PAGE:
Pricing starts at $25 USD per 4-inch square tile, and the only downside we can see (besides the price) is the potential life-span, or lack thereof. The website is quoted as saying that the “Reaction life of moving color has been witnessed as exceeding 7 years.” Assuming you may only get 7-10 years worth of color-changing goodness from the tile, it seems a bit steep for the money. Then again, you may be tired of the look within just a few years so the life-span may be a moot issue.
If you really dig peel and eat shrimp, but despise the chore of deveining the little critters, the Shrimp Butler may be what you’re looking for. Simply insert your unsuspecting bottom dweller into the opening, turn the handle, and the shrimp torture device kicks into action by slicing, filleting, and deveining with almost effortless ease.
It seems a tad expensive at $44.95 USD for what looks like a handful of plastic, but if it works, the time saved could make it worth the cost.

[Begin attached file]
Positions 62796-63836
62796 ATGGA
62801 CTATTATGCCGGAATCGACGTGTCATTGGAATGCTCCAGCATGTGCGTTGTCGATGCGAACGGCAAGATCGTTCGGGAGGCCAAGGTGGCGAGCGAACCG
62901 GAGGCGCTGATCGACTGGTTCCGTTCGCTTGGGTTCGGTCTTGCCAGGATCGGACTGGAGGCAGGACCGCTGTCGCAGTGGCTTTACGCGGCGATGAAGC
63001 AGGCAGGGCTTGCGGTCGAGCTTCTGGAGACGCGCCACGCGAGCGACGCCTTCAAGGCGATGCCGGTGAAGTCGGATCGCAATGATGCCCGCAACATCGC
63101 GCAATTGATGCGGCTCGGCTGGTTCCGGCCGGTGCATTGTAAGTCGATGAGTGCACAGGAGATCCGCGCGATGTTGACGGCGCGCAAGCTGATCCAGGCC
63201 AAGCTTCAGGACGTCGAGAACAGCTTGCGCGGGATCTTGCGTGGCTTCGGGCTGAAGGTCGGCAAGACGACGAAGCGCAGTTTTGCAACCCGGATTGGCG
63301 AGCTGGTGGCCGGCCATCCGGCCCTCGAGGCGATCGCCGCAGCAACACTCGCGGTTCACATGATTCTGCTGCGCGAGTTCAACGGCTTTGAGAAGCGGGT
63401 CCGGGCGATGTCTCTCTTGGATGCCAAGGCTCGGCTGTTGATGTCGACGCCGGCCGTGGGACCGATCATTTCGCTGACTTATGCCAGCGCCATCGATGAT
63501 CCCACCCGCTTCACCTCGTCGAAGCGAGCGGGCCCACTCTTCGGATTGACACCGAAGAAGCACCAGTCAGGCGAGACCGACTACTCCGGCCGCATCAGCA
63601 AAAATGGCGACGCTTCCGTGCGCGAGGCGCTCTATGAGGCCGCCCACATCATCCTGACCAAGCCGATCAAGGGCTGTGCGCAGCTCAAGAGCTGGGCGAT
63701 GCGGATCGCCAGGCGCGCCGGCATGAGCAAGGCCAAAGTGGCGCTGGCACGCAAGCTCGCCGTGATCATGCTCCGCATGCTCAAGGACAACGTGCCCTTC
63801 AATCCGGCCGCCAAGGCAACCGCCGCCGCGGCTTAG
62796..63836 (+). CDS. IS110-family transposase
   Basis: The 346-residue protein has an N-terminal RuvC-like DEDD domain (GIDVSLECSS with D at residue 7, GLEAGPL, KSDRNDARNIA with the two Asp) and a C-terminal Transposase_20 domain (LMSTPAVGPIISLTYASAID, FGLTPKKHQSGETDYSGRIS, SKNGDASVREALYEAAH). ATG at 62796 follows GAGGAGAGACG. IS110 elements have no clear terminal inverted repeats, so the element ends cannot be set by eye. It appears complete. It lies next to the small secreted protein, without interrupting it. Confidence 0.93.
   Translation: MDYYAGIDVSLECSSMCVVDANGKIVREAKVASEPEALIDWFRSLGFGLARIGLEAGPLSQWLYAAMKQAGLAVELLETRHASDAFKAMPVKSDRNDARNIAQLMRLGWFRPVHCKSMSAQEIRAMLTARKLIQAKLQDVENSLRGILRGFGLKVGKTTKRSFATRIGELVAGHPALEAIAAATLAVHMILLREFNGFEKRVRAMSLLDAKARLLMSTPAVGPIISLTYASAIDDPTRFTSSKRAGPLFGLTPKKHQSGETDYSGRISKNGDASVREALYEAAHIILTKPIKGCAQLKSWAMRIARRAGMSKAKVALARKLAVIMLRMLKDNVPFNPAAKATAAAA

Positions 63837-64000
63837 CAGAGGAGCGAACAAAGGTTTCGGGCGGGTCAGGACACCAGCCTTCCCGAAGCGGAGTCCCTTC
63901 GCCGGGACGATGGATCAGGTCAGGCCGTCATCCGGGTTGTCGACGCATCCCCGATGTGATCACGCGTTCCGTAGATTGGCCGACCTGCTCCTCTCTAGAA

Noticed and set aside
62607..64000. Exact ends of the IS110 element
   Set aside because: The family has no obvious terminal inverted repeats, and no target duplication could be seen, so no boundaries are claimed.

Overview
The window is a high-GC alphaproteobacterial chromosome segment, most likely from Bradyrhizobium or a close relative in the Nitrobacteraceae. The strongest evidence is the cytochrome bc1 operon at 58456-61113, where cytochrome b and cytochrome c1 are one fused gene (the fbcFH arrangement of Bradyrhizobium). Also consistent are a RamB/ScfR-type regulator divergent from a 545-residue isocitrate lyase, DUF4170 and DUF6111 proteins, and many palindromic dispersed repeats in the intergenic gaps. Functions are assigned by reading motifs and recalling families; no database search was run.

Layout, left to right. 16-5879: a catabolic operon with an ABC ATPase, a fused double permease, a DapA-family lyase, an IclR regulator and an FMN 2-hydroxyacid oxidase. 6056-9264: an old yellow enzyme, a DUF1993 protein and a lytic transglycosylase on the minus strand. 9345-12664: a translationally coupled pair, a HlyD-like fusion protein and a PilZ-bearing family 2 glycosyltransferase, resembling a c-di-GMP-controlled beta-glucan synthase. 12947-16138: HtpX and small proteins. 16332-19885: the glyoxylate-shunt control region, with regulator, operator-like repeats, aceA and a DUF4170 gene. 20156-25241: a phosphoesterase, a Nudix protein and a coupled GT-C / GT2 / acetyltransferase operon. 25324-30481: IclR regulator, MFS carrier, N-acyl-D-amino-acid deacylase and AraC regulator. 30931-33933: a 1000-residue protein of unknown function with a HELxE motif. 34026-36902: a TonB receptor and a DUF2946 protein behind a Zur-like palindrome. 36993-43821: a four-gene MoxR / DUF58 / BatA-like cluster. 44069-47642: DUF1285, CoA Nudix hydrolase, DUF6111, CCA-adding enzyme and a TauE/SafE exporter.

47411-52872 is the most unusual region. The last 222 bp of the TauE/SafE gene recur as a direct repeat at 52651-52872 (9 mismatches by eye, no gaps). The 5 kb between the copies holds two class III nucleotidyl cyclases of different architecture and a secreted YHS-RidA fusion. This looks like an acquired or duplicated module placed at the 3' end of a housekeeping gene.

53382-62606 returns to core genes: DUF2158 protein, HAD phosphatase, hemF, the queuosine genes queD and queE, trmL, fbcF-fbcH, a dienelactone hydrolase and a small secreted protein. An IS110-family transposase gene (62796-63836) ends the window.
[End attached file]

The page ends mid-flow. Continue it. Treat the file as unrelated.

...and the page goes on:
German company Loremo AG has introduced a new vehicle which they claim gets 157 miles per gallon. The new car uses state-of-the-art aerodynamics combined with a lightweight body to combat gas guzzling. While some of the fuel efficient cars use smaller engines that deliver less power, this car doesn’t play around in the power department. The base model uses a 2 cylinder 20 hp turbo diesel engine that reaches a top speed of 100 MPH with a 0 to 60 time of 9 seconds, and the GT model boasts a top speed of 135 MPH. Loremo has a new technology that they call “linear cell structure” that makes the car light without sacrificing strength. Both models meet static/dynamic requirements for crash safety. Standard features on both models include airbags, particle filter, dashboard computer, and air conditioning. Loremo AG plans to sell the Loremo LS for less than 11,000 euros and the GT for 15,000 euros. With the rising costs of gas in the US we would like to see a vehicle like this available. Unfortunately this car is still dependant on gas, and we doubt its strength in a crash, as tiny car + low weight = death.